BackgroundCase reports and cross-sectional studies suggest increased risks of cutaneous and non-cutaneous infections in eczema; this relationship needs to be assessed in large population-based studies with diagnostic confirmation. The objective was to examine associations between eczema and common childhood infections.
MethodsIndividuals registered prior to age 18 in the Health Improvement Network, a UK general practice database, from 2003 to 2013 were included in this cohort study. We determined the association between eczema and selected infectious outcomes, including cutaneous (dermatophyte, herpes simplex virus, impetigo, molluscum contagiosum and warts), and non-cutaneous infections (otitis media, streptococcal throat infections, and pneumonia).
ResultsEczema was diagnosed in 14.4% (95% confidence interval 14.4, 14.4), and the average age of eczema diagnosis was 7.94 years (7.91, 7.98). All of the infectious illnesses were more prevalent in those with eczema compared to those without, with adjusted odds ratios (95% confidence intervals) as follows: dermatophyte 2.54 (2.47-2.61), herpes simplex virus, 2.08 (2.04-2.12), impetigo 2.61 (2.53-2.68), molluscum contagiosum 3.11 (3.07-3.14) and warts 1.98 (1.96-2.00). For non-cutaneous outcomes, the odds of otitis media, streptococcal throat infections and pneumonia were 2.24 (2.22-2.25), 1.75 (1.69-1.82) and 1.27 (1.23,1.31). Associations were attenuated in sensitivity analyses.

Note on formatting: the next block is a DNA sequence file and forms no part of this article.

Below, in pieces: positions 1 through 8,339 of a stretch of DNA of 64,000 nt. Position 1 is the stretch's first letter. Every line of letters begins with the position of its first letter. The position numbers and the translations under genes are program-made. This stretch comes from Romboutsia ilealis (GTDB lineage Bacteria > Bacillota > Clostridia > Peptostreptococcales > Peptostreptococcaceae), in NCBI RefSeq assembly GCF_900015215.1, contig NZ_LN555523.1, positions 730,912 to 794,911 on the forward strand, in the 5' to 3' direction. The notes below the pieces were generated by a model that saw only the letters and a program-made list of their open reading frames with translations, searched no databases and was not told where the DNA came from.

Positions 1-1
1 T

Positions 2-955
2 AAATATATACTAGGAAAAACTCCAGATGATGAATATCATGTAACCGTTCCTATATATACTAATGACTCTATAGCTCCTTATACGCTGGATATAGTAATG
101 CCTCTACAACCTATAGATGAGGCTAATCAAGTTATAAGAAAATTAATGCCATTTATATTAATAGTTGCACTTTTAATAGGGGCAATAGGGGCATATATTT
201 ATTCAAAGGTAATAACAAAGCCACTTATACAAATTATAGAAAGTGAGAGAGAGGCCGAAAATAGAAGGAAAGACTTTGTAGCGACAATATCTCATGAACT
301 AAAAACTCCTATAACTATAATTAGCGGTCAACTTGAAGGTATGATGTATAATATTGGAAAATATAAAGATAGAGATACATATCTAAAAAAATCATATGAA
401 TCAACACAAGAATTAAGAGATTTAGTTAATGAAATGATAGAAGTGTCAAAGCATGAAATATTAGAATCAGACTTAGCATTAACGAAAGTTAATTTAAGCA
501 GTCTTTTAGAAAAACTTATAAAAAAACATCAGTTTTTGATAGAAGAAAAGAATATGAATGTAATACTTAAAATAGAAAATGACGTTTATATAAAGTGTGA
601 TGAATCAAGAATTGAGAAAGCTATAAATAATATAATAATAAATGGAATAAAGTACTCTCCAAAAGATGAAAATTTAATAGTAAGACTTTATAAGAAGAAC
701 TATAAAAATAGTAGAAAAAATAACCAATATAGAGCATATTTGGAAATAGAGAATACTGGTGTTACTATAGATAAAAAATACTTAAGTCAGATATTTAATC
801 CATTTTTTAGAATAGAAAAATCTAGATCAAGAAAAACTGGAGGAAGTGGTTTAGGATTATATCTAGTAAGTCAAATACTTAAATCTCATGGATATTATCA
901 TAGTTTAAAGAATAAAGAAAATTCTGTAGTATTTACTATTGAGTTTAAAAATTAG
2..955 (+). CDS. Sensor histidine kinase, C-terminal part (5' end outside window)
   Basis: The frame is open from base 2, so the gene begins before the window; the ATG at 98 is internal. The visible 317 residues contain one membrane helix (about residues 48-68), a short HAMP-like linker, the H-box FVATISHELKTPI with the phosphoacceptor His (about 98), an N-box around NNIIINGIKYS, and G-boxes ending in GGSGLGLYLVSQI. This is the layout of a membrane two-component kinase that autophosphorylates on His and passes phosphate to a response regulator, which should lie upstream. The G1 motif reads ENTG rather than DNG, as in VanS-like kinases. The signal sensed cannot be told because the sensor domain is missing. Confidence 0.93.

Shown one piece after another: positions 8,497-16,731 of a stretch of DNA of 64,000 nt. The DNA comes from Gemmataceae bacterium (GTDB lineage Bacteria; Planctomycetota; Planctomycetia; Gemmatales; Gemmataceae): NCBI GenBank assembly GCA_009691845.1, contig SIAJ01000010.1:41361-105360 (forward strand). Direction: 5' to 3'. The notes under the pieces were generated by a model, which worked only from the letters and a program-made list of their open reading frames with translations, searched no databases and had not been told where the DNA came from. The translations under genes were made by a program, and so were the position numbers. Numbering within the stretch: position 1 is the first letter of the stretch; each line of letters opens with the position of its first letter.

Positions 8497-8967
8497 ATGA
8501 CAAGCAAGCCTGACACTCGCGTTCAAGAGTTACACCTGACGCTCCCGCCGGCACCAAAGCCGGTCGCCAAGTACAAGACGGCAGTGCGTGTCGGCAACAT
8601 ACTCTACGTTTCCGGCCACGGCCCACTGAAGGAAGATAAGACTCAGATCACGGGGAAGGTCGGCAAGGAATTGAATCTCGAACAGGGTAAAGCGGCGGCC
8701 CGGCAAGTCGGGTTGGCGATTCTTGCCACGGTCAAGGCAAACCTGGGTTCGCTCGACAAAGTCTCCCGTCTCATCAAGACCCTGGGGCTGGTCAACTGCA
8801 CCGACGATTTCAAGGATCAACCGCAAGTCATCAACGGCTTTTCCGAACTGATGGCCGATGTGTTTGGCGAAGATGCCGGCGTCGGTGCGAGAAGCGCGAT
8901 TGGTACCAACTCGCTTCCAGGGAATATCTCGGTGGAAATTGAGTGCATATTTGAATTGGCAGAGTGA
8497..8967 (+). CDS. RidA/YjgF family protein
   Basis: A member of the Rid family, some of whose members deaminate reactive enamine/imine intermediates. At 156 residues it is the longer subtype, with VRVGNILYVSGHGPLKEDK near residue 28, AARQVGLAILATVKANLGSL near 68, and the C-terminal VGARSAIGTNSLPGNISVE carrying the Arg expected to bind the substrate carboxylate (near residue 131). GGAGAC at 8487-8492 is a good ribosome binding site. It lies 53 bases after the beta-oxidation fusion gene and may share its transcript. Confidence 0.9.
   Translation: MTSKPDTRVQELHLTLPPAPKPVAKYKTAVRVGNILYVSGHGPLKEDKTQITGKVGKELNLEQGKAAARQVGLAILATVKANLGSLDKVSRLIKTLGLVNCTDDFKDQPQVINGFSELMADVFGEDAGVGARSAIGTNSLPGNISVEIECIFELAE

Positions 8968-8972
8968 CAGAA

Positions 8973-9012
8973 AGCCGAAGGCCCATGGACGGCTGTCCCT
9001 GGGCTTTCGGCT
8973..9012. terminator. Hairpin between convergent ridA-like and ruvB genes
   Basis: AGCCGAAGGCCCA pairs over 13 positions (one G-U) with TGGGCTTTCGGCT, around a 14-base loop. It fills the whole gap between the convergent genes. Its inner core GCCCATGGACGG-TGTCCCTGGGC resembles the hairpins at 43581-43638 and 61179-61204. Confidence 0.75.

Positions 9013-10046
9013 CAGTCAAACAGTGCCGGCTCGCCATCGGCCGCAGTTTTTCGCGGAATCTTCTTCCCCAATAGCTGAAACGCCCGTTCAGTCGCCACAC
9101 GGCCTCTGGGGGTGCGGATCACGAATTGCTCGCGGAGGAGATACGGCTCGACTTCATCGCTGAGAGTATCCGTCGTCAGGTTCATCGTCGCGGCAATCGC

ConclusionSelected infectious illnesses were more prevalent in those with eczema versus those without, with the strength of association varying from 75% increase in streptococcal throat infections to a three-fold increased prevalence for molluscum contagiosum. Findings suggest there may be generalized immune dysfunction in eczema predisposing to increased risk of various infections, which is important for clinical management